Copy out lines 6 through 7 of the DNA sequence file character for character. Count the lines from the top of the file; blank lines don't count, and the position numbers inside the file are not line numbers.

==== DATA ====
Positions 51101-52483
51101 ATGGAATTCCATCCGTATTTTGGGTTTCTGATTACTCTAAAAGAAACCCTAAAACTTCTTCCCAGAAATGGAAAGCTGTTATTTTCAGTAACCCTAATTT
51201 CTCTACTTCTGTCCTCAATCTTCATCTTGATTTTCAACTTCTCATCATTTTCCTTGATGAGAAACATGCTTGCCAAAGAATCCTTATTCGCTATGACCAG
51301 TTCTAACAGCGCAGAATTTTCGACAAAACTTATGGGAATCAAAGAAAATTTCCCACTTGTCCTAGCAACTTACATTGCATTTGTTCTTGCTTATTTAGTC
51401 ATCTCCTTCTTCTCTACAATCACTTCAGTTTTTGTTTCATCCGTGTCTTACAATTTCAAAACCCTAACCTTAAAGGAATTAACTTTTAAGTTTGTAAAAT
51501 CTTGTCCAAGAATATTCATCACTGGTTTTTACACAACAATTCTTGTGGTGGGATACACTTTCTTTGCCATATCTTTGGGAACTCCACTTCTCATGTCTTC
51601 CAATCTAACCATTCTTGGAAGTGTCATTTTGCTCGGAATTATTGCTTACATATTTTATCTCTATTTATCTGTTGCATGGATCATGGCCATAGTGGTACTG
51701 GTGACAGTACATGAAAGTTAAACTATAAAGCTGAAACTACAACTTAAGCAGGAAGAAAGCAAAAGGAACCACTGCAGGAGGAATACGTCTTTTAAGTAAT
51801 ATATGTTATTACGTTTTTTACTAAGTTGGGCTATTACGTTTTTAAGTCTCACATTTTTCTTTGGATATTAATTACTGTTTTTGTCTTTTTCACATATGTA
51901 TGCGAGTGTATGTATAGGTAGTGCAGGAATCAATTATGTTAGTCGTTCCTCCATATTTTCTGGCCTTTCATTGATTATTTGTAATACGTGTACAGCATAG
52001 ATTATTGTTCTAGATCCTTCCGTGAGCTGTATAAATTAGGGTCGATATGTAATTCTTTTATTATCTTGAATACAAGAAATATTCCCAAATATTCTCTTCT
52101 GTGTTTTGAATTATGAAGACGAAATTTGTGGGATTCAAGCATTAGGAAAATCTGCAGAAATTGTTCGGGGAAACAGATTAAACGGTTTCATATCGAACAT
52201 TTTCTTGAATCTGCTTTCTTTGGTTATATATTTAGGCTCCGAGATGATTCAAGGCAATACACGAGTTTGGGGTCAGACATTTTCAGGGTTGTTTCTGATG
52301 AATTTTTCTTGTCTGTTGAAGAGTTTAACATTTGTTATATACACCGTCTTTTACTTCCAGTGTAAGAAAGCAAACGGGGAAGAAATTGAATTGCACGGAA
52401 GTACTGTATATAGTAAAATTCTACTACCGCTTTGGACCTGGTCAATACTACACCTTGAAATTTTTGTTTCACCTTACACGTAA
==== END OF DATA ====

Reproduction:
51501 CTTGTCCAAGAATATTCATCACTGGTTTTTACACAACAATTCTTGTGGTGGGATACACTTTCTTTGCCATATCTTTGGGAACTCCACTTCTCATGTCTTC
51601 CAATCTAACCATTCTTGGAAGTGTCATTTTGCTCGGAATTATTGCTTACATATTTTATCTCTATTTATCTGTTGCATGGATCATGGCCATAGTGGTACTG